Celtic’s controversial trip to Dubai should be “looked into”, Nicola Sturgeon has said, as she urged those in elite sports not to abuse the extra freedoms they have been granted.
The First Minister said she had seen evidence suggesting the team’s trip was for “R and R” as opposed to training.
She was asked about the Glasgow side’s visit to the Middle East at the daily coronavirus briefing on Tuesday.
Celtic say they have done nothing wrong and the trip had previously been agreed with the Scottish Government.
Travel is only permitted for “essential reasons” and the Scottish Government has asked the Scottish Football Association (SFA) to investigate the matter further.
Ms Sturgeon said: “As I understand it, the Scottish Government gave advice to the SFA about the rules around elite training camps back in November last year.
“The world around the pandemic has changed quite a bit since November.”
She said it was not the Scottish Government’s role to “sign off” on clubs’ training camps.
Ms Sturgeon continued: “The rules have been – and they may need to change given the changing nature of the pandemic – that elite sports can go overseas for training camps if that’s important in the context of their training for competitions.
“So that’s, as I understand it, what we set out as the rules.”
She said the question for Celtic was around the “purpose” of their visit.
The First Minister added: “I’ve seen a comment from the club that said it’s more for R and R than it is for training.”
She said she had seen photographs which caused her to question whether the “bubble” arrangements for footballers were being adhered to.
Ms Sturgeon said: “I think there are things there that should be looked into.
“Elite sport, and this is not just about Celtic or football, has been in a privileged position at many points over the past year, doing things that the general public can’t do.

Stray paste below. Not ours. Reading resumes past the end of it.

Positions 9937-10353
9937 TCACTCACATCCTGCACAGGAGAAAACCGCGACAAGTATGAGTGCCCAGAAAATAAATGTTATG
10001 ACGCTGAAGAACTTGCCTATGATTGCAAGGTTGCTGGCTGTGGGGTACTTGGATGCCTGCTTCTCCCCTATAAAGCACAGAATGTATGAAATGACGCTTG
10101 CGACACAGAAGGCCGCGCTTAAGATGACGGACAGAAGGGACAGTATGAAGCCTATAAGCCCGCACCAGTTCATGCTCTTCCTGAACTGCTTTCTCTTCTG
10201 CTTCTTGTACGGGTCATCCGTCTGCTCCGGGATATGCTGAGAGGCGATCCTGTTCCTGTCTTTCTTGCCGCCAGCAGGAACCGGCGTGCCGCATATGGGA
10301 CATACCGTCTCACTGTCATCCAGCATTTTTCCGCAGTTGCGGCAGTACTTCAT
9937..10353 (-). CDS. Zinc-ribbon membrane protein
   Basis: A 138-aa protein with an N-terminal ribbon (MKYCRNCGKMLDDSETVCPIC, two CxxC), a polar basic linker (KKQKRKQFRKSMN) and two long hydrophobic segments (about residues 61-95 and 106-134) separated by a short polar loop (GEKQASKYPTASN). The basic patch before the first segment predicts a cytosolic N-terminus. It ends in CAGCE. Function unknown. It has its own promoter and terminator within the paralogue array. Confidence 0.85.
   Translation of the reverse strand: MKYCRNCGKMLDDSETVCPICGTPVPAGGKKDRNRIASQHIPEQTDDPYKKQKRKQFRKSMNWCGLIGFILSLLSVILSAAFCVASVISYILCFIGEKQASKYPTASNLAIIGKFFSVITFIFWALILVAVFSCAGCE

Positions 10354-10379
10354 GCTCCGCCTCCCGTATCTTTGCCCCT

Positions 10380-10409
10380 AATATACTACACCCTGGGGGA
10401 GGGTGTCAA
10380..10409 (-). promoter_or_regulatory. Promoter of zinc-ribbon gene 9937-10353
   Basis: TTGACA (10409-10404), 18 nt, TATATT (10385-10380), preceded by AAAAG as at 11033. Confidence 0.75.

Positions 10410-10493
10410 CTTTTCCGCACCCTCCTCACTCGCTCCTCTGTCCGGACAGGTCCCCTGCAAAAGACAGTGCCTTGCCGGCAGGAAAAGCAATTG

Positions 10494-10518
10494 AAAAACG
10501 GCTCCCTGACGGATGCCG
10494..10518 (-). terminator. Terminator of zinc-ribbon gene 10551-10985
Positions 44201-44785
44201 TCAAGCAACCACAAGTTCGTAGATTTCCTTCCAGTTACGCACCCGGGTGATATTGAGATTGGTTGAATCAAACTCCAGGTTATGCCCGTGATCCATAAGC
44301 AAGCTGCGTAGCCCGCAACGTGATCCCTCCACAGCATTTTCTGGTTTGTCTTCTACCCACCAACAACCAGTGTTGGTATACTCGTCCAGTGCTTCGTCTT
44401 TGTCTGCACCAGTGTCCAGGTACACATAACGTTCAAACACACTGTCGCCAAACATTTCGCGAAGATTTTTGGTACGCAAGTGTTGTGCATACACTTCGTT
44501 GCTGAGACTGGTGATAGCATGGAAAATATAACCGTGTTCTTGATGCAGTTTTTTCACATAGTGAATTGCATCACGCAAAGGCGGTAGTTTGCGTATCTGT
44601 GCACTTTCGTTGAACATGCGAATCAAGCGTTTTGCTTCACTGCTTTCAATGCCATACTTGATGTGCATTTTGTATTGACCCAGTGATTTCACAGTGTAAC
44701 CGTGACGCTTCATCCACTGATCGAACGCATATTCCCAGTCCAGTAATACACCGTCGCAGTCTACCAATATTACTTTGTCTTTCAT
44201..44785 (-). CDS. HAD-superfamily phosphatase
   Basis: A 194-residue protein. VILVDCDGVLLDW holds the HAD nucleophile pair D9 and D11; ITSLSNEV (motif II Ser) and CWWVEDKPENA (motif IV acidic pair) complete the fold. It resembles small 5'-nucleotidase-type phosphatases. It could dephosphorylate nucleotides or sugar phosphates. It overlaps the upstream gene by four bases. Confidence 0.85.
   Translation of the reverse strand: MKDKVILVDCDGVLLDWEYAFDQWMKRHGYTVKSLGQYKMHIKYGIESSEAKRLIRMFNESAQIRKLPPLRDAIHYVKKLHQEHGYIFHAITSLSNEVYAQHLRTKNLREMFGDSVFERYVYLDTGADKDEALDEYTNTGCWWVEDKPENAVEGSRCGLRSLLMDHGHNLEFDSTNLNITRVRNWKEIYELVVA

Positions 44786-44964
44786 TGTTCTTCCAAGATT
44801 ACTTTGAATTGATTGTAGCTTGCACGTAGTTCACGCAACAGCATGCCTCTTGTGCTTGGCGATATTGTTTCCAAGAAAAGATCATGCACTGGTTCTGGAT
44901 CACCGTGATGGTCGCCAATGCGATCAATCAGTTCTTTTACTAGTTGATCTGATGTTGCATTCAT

“We all want our sports teams and people to do well and be able to train properly, but as long as that’s the case it’s really important that they don’t abuse it, that they use it for the purpose it’s intended.
“And that applies to Celtic as it would to anybody else in that position.”
Celtic posted a series of tweets on Monday evening, maintaining that they had not breached the rules.
The club said: “The training camp was arranged a number of months ago & approved by all relevant footballing authorities & @scotgov through the Joint Response Group on 12th November 2020.
“The team travelled prior to any new lockdown being in place, to a location exempt from travel restrictions.
“The camp, the same one as we have undertaken for a number of years has been fully risk assessed.
“If the club had not received Scottish Government approval then we would not have travelled.”
Manager Neil Lennon has said the camp was not merely a “break”.
Speaking after Saturday’s Old Firm defeat, he said: “It’s not a break, it’s a training camp. It’s just a change of scenery.
“We just hope to come back refreshed and ready to go.”
Support The Courier today.
The Courier is committed to delivering quality content to our communities and right now that’s more important than ever — which is why our key content is free. However, you can support us and access premium content by subscribing to The Courier from just £5.99 a month. Because Local Matters.Subscribe